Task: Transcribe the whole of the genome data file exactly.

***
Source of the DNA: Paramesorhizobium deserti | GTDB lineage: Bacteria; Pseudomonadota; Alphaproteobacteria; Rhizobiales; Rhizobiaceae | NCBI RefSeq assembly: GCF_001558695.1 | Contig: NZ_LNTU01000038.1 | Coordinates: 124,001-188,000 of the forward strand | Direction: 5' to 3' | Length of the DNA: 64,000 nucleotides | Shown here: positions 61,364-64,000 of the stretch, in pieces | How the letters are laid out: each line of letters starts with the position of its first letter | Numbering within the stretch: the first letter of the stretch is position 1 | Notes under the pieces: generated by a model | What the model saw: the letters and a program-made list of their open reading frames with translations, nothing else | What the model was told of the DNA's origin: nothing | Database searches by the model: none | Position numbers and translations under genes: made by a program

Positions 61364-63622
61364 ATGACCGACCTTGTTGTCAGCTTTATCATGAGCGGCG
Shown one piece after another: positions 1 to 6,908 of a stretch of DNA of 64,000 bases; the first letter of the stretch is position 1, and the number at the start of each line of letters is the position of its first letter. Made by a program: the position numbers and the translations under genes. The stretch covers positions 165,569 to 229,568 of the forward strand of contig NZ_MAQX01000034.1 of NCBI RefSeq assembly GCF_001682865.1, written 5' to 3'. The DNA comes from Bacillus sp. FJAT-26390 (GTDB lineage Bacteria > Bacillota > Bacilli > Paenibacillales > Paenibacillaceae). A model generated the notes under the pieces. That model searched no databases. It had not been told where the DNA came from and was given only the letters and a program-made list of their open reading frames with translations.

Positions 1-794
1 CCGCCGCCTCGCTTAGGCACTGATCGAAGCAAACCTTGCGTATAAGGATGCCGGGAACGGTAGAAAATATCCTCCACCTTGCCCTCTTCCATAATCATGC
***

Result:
Source of the DNA: Paramesorhizobium deserti | GTDB lineage: Bacteria; Pseudomonadota; Alphaproteobacteria; Rhizobiales; Rhizobiaceae | NCBI RefSeq assembly: GCF_001558695.1 | Contig: NZ_LNTU01000038.1 | Coordinates: 124,001-188,000 of the forward strand | Direction: 5' to 3' | Length of the DNA: 64,000 nucleotides | Shown here: positions 61,364-64,000 of the stretch, in pieces | How the letters are laid out: each line of letters starts with the position of its first letter | Numbering within the stretch: the first letter of the stretch is position 1 | Notes under the pieces: generated by a model | What the model saw: the letters and a program-made list of their open reading frames with translations, nothing else | What the model was told of the DNA's origin: nothing | Database searches by the model: none | Position numbers and translations under genes: made by a program

Positions 61364-63622
61364 ATGACCGACCTTGTTGTCAGCTTTATCATGAGCGGCG
Shown one piece after another: positions 1 to 6,908 of a stretch of DNA of 64,000 bases; the first letter of the stretch is position 1, and the number at the start of each line of letters is the position of its first letter. Made by a program: the position numbers and the translations under genes. The stretch covers positions 165,569 to 229,568 of the forward strand of contig NZ_MAQX01000034.1 of NCBI RefSeq assembly GCF_001682865.1, written 5' to 3'. The DNA comes from Bacillus sp. FJAT-26390 (GTDB lineage Bacteria > Bacillota > Bacilli > Paenibacillales > Paenibacillaceae). A model generated the notes under the pieces. That model searched no databases. It had not been told where the DNA came from and was given only the letters and a program-made list of their open reading frames with translations.

Positions 1-794
1 CCGCCGCCTCGCTTAGGCACTGATCGAAGCAAACCTTGCGTATAAGGATGCCGGGAACGGTAGAAAATATCCTCCACCTTGCCCTCTTCCATAATCATGC